New H-1B rules to go into effect on April 1, visas for advanced degree holders expected to jump 16%
- The US immigration office has finalised new rules governing H-1B work visas and quotas.
- Starting April 1, it will also reverse the order in which it selects applications.
- Applicants will first have to electronically register with the immigration office in a defined registration period.
According to an official statement from the Department of Homeland Security (DHS), all H-1B applications that are subject to cap will now have an “electronic registration” requirement.
Starting April 1, it will also reverse the order in which it selects applications. Currently, it processes applications from a regular pool of candidates with a cap of 65,000 first, and has a separate quota for holders of advanced degrees -- a US master’s or higher -- of 20,000, that is used once the regular cap applications are used. Every year, the 65,000 cap is reached quickly, kicking in a lottery system.
Now, advanced degree applicants will be clubbed with the regular applications, and the separate quota of 20,000 will only be tapped if there are unselected advanced degree holders from the common pool.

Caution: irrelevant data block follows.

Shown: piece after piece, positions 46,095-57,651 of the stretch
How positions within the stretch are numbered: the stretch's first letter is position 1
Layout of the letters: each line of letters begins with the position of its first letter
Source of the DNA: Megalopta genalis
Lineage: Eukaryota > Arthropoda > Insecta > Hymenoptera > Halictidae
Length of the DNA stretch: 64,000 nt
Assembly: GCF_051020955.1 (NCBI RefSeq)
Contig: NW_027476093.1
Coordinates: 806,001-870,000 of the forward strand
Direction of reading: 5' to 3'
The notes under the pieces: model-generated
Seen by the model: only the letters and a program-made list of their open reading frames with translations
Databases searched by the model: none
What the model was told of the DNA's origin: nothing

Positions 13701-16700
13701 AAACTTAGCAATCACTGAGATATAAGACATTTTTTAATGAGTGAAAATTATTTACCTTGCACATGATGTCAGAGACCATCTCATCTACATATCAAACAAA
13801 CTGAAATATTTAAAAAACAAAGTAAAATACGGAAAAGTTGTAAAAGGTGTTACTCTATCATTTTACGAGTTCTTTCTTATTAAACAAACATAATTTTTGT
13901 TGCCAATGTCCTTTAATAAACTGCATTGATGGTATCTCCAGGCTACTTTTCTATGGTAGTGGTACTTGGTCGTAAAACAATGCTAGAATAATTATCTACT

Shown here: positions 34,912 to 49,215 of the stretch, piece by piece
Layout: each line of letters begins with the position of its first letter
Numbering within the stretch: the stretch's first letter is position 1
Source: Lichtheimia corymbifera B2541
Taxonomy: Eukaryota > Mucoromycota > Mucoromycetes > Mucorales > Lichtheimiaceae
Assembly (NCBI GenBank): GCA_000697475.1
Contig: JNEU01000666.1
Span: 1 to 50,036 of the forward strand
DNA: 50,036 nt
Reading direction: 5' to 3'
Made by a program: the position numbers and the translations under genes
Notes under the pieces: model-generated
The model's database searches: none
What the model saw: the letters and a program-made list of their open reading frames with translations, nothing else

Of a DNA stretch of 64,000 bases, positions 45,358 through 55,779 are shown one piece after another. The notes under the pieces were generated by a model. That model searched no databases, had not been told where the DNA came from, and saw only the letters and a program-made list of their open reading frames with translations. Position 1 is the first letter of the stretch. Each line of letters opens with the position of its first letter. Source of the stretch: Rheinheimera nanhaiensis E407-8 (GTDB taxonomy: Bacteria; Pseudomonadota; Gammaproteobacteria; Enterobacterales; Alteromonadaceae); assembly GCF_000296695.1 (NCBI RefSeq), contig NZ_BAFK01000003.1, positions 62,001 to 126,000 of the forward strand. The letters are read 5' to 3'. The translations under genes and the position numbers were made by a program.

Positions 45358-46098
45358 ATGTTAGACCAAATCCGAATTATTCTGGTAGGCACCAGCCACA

According to the statement, the changes will result in an estimated increase of up to 16%, or 5,340 workers, in the number of visas for candidates with advanced degrees from a US institution.
The move is also aimed at making the process more efficient and will give US companies hiring H-1B holders with a US master’s or higher degree “a greater chance of selection in the H-1B lottery” in years of excess demand for new H-1B visas.
Under the new rules, applicants will first have to electronically register with the immigration office in a defined registration period, and only those who are selected will be eligible to file an H-1B application.
US immigration office will begin accepting H-1B cap petitions for FY 2020 on April 1, 2019.
Last year, US President Donald Trump’s ‘ Buy American and Hire American Executive Order, mandated revised rules for foreign workers.
Indian ratings agency ICRA has said previously that the move will result in a 10% drop in H-1B visas for regular applicants - those without a master’s degree or higher from a US or higher.